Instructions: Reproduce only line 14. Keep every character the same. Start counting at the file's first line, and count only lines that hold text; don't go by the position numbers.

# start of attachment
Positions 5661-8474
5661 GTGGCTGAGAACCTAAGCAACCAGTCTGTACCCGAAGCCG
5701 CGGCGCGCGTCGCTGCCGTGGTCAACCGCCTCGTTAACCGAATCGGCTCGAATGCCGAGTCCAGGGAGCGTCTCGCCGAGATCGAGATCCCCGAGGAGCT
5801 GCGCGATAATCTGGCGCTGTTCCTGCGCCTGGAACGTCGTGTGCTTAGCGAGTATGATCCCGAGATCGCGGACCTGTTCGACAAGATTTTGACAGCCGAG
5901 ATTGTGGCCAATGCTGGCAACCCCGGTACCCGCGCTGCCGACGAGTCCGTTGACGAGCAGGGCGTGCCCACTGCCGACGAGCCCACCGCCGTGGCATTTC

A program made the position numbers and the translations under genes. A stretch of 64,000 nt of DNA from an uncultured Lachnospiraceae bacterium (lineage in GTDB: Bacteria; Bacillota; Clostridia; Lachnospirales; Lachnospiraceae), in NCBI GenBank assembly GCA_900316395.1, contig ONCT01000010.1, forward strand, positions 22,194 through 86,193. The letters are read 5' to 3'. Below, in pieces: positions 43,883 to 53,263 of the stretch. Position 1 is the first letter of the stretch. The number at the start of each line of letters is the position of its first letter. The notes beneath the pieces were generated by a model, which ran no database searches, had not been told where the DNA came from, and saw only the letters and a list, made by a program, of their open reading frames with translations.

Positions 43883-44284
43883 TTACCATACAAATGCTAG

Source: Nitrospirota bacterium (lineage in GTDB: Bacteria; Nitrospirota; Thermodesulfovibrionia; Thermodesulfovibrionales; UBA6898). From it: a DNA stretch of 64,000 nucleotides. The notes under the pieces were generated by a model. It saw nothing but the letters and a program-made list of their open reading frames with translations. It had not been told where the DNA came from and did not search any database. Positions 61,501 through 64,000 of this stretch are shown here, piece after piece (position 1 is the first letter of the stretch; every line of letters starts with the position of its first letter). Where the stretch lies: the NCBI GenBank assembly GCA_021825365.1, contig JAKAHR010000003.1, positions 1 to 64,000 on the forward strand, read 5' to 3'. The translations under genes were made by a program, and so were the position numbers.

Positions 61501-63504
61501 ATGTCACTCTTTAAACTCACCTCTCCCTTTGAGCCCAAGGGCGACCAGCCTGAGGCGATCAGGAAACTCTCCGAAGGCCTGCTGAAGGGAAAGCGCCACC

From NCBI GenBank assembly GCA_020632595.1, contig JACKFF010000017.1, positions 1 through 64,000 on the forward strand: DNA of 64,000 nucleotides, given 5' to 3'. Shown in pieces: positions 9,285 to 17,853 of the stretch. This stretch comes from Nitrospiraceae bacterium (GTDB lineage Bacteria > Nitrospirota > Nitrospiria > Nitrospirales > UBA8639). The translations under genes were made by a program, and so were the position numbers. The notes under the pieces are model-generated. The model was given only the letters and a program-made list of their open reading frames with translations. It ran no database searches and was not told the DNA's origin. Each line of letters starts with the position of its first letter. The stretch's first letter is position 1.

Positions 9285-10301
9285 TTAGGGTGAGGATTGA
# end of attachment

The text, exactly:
9285 TTAGGGTGAGGATTGA